25th August 2014 | Posted in Uncategorized
Like many places I visit for work and fun, I’m glad I wasn’t driving. It’s a big bustling place with some road manners that make even the M25 look relaxed. Someone once told me the best way to see a new city is from the back of a taxi and while that sounds characteristically decadent coming from her, I agree. Having someone else worry about the traffic and directions and having no concern at all over parking certainly takes some of the stress out of getting around a new town and that last thing, parking, made me think about JustPark, an App that’s been around for some years but which made the news at the beginning of August. JustPark, and it’s competitors CarPlay and the Open Automotive Alliance, work by giving owners of private parking spaces the chance to rent them to someone needing a place to leave their car. Driveways near sports and music venues are the most immediately obvious application but as the BBC found there’s other potential beneficiaries as well. JustPark’s big new deal, which will see the technology installed in every new mini immediately and eventually in all new BMWs, is the thin end of a wedge which the mobile operators trade body estimates will put 60 million connected cars on the road over the next five years.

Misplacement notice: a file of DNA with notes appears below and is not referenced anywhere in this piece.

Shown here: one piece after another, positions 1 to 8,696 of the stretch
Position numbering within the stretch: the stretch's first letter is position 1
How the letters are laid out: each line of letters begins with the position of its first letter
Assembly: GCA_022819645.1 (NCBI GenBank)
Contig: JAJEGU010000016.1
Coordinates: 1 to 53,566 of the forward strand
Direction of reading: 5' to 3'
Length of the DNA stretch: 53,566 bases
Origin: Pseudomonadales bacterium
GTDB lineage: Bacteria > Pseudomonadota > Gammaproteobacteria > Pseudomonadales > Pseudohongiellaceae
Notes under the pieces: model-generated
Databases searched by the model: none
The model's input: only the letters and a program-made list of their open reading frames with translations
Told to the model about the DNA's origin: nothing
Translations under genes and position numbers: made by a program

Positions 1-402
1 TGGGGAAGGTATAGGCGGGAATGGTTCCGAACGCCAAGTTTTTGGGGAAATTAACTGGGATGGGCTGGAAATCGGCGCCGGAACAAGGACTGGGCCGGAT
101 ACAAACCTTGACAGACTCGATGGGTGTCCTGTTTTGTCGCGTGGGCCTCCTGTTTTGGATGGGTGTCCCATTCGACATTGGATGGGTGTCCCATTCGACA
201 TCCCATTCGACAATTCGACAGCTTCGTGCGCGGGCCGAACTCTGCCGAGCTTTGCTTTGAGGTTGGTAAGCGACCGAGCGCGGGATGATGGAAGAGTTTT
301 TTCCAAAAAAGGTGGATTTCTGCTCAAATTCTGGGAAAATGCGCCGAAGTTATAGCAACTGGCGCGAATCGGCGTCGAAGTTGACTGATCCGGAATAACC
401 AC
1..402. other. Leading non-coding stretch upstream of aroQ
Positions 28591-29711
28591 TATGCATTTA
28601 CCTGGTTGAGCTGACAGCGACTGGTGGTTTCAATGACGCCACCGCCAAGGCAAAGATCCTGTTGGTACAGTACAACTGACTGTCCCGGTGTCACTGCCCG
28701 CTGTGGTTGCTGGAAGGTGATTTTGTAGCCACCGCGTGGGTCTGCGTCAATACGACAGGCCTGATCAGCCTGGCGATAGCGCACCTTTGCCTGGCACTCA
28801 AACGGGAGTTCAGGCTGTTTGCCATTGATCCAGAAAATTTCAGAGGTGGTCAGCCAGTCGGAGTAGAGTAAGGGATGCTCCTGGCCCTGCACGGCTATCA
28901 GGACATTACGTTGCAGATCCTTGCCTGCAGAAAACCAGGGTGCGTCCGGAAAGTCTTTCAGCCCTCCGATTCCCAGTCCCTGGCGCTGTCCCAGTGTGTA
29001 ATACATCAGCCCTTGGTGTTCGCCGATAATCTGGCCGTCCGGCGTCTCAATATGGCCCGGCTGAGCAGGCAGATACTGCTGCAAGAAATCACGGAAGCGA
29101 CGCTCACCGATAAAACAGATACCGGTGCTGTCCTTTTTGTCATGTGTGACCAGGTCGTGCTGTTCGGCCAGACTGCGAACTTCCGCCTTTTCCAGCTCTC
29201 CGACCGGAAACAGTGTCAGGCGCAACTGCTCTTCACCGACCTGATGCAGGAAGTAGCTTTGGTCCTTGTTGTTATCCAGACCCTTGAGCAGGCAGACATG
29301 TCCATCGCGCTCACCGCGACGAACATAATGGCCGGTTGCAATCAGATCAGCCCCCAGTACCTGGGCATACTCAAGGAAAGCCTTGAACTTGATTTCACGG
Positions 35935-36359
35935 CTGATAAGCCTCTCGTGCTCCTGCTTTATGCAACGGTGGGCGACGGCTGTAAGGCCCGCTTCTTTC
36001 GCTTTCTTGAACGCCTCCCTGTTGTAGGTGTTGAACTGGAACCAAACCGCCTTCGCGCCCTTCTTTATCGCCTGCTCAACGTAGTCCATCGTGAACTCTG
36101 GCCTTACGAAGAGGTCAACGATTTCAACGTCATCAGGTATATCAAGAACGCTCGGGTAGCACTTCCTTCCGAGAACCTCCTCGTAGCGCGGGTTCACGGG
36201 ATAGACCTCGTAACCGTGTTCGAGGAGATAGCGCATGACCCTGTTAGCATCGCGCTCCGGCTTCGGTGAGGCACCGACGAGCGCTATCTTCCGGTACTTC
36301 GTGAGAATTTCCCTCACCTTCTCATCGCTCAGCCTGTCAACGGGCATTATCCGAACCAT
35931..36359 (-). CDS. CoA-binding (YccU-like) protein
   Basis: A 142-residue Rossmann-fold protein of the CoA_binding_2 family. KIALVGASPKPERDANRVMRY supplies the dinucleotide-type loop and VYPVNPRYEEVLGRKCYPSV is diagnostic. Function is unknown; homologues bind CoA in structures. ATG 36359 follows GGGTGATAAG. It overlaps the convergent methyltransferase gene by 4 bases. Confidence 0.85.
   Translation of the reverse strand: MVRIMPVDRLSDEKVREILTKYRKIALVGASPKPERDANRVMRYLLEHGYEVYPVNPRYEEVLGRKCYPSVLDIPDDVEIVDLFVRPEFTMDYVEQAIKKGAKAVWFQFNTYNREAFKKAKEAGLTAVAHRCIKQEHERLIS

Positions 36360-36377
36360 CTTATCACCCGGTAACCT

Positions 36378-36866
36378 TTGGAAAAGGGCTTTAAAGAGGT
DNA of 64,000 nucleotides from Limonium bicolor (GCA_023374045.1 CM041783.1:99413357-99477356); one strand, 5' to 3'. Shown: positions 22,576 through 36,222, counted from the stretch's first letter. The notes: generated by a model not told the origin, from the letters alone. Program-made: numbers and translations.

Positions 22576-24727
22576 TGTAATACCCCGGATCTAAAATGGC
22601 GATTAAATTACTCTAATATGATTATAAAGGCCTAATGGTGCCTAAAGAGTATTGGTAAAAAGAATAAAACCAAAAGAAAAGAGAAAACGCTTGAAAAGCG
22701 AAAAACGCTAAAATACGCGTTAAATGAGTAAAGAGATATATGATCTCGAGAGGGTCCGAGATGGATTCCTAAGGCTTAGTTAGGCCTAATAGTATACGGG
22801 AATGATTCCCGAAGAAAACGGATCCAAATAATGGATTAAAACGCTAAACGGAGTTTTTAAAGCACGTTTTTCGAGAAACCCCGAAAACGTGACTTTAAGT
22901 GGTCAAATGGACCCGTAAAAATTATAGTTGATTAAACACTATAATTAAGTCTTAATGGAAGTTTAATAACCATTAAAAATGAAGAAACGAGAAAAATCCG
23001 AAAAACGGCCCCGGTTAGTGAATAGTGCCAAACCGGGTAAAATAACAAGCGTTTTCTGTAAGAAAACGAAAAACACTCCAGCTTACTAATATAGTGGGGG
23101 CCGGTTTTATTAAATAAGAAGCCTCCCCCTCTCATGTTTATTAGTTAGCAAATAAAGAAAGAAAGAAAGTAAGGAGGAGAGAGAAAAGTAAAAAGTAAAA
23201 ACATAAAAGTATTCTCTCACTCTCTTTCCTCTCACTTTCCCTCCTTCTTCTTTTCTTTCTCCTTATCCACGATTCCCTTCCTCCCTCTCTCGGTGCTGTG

JustPark is a neat illustration of classical economic activity, intermediation, reaching new markets since it is the technology which makes possible that which was previously impractical but it also strikes me that there’s something else going on here. Like it’s predecessor, Airbnb, which introduces home owners with spare bedrooms to people looking for holiday rooms to rent, what JustPark are doing is monetizing for themselves and some private citizens something previously economically redundant. What they are also doing, completely by accident, is introducing some people to one another that would otherwise never have met and personalising that which was previously impersonal. The only conversations I’ve ever had in car parks have been to hand over my wallet to a mugger or complain about a malfunctioning ticket machine and it’s all too easy to stay in a comfortable modern hotel without a conversation with anyone after check-in. If I’m parking in your drive or sleeping in your spare room, I’m pretty sure we’re much more likely to meet and talk.
The opportunity here for proper human interaction is a fascinating reflection to add to Malcolm Gladwell’s observation about why ‘The Revolution won’t be tweeted’, and a counterpoint to those that wonder at the changes technology brings into our homes. The connected car and JustPark aren’t aimed at helping people interact any more than Fifa14 and Grand Theft Auto 5 are aimed at stopping them but the law of unintended consequences may have a balancing logic all of it’s own, it seems.